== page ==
Comic Review – “X-Factor Vol. 1”

Here’s a comic review with nothing at all to do with Marvel’s Civil War.

General Information

Title: Essential X-Factor Vol. 1
Credited to: Roger Stern, John Byrne, Bob Layton, Louise Simonson, Walter Simonson, John Buscema, Jackson Guice, Keith Pollard, Marc Silvestri, Terry Shoemaker, Sal Buscema, Jon Bogdanove, and David Mazzucchelli
Original Publication Date: This collection of comics from 1986 and 1987 was originally published in early 2006.
ISBN: 0-7851-1886-1
Cover Price: $16.99 US, $27.75 Canadian
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Past comic reviews can be found here.


The original X-Men are either dead or retired. Professor X is missing, and the current X-Men are being led by Magneto. Anti-mutant hysteria is rising. Amidst all of this, the Avengers and the Fantastic Four find Jean Grey, alive and well, encased in a coccoon at the bottom of the ocean. This event leads the original X-Men to band together and form X-Factor. Publically, X-Factor is a group of mutant hunters. Privately, they find and train mutants, just as Xavier did with them.

High Point

Issue 15 was the best of the set, with some major changes for the Angel.

Low Point

I’ve got to go with the Power Pack cross-over. I’ve never been a fan of the group, but when that issue (published long before Whedon’s work on Astonishing X-Men) includes a scene where Cyclops lifts his visor to get a clear look at the kid he’s holding onto and comforting, you’ve just got a blatant failure of the creative parties involved to do the proper research and maintain proper editing standards.

The Scores

This is original in several ways. True, it’s the original team, but it doesn’t feel anything like those early issues of the team. It’s not an attempt to recapture past glory, but a chance to go somewhere new with great characters that weren’t in use at the time. I give it 5 out of 6.

The art is mixed, partly due to the variety of art teams, and partly due to the poor reproduction of some of these issues. While it’s always possible to follow the action, sometimes that takes effort. Reproduction issues aside, there’s also an abundance of the really angular artwork that Marvel sometimes used in the 1980s. I give it 3 out of 6.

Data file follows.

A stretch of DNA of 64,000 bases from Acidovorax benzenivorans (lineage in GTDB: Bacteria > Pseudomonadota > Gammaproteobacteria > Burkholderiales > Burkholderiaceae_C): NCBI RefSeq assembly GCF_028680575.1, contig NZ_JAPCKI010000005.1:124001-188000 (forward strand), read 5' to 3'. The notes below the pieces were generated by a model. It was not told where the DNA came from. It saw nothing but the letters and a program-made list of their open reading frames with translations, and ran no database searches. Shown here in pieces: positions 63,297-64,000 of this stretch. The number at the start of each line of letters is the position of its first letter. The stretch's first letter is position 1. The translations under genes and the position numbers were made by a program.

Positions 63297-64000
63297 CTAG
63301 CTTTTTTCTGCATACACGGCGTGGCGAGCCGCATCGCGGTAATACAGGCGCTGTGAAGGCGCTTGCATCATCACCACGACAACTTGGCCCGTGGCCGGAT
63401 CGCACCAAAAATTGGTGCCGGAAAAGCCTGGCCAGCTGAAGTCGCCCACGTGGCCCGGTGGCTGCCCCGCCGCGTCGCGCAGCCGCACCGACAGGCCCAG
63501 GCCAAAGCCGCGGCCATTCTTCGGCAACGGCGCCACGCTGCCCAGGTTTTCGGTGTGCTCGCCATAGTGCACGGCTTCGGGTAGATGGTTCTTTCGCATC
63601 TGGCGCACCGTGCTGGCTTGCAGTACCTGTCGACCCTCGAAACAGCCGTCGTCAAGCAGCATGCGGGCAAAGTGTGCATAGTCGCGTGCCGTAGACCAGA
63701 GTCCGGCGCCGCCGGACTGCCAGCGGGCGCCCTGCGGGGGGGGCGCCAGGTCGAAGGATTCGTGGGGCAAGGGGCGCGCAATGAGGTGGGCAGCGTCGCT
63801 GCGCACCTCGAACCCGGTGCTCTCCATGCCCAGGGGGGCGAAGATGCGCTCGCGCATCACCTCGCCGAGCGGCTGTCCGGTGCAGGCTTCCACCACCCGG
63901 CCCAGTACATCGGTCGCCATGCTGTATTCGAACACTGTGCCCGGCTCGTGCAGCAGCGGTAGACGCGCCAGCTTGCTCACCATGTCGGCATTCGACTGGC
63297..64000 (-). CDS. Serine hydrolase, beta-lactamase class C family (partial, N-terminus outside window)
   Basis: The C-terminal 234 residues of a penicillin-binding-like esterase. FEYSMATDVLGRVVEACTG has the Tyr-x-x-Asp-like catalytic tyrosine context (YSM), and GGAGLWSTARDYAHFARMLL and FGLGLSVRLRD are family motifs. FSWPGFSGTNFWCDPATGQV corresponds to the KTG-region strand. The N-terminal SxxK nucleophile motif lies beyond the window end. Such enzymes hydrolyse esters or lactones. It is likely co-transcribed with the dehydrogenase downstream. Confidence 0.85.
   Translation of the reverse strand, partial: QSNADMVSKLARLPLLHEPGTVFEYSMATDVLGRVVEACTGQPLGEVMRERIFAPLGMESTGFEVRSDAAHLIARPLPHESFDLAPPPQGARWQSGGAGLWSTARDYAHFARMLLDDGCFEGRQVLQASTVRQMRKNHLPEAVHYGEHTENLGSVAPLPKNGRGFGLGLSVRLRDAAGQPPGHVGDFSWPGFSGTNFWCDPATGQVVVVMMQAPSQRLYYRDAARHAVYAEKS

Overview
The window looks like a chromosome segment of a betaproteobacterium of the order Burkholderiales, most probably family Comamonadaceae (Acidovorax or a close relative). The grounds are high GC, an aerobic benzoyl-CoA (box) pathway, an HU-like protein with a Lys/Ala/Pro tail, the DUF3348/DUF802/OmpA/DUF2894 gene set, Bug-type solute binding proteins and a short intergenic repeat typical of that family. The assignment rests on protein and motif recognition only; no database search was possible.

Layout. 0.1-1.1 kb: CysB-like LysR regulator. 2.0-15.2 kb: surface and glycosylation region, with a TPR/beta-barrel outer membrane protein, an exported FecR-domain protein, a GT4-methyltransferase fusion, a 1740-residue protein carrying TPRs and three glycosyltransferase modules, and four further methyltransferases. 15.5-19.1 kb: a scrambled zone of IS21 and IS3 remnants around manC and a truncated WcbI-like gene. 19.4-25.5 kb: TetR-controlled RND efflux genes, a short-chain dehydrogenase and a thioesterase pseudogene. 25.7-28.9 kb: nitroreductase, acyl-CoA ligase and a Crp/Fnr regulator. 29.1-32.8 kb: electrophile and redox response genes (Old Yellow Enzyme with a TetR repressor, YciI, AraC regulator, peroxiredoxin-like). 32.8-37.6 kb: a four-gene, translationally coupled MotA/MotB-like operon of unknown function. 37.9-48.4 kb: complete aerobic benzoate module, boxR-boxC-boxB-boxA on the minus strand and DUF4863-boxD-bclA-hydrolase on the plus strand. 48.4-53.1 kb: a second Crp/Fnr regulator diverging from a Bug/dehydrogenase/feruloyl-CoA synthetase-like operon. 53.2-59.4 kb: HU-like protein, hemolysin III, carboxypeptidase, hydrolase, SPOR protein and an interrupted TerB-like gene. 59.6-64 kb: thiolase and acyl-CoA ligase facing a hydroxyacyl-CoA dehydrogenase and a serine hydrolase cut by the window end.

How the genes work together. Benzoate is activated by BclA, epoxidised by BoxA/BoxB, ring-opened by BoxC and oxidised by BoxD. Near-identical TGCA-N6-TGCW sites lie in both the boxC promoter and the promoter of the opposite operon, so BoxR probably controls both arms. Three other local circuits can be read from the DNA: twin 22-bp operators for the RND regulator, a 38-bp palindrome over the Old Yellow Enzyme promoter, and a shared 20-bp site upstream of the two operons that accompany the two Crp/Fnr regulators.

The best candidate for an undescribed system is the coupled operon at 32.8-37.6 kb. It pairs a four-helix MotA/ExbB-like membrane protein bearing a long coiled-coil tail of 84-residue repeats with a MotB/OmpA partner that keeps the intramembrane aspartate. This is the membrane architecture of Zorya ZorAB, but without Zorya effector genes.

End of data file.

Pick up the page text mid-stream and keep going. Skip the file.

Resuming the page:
The story is where this excels. The plots are character driven, and they had actual, real long-term implications. This was Jean Grey’s first resurrection, Beast’s reversion to his less hairy form, and the first steps towards Angel’s transformation into Archangel. This also features appearances of Cable before anyone even knew who he was. I give it 5 out of 6.

The characterization is very strong, with the characters driving every story and every decision. Even the runaways and mutants they take in are well defined. I give it 6 out of 6.

The emotional response was strong, with interesting and engaging plots in a non-standard superhero format. I’m definitely on board when the as-yet-unsolicited volume two comes out in early 2007. I give it 5 out of 6.

The flow works fairly well, with a nicely serialized story running through the book, complete with cross-over issues. The jarring shifts in artists are the only real detriment here. I give it 5 out of 6.

Overall, it’s a strong collection, highly recommended to those interested in the Marvel mutant family. I give it 5 out of 6.

In total, Essential X-Factor Vol. 1 receives 34 out of 42.

One reply

  1. On The Art
    It’s not just the current reproduction – at least the original issues (all of which I have) of X-Factor with art by Jackson Guice really didn’t look great at the time. There was something about Guice’s penciling that just didn’t stand up to the printing process. You could see something good there but it looked "odd." The same thing happened with Guice’s work on the first issues of the relaunched [Wally West] Flash series. It was almost like his pencils were too light at times to be picked up once the inking, coloring and printing were done.

    X-Factor was a good series, all in wall. I particularly liked Walt Simonson’s art on the series (is this the "angular" stuff you meant?). It had a particularly dark theme from the start since the heroes were doing something they really didn’t want to do ("hunting" mutants), and the subsequent stories almost seemed to punish them for doing so. As a kid, it was a little hard to get into but upon rereading the series since growing up a bit more I was able to appreciate the dark direction they took.

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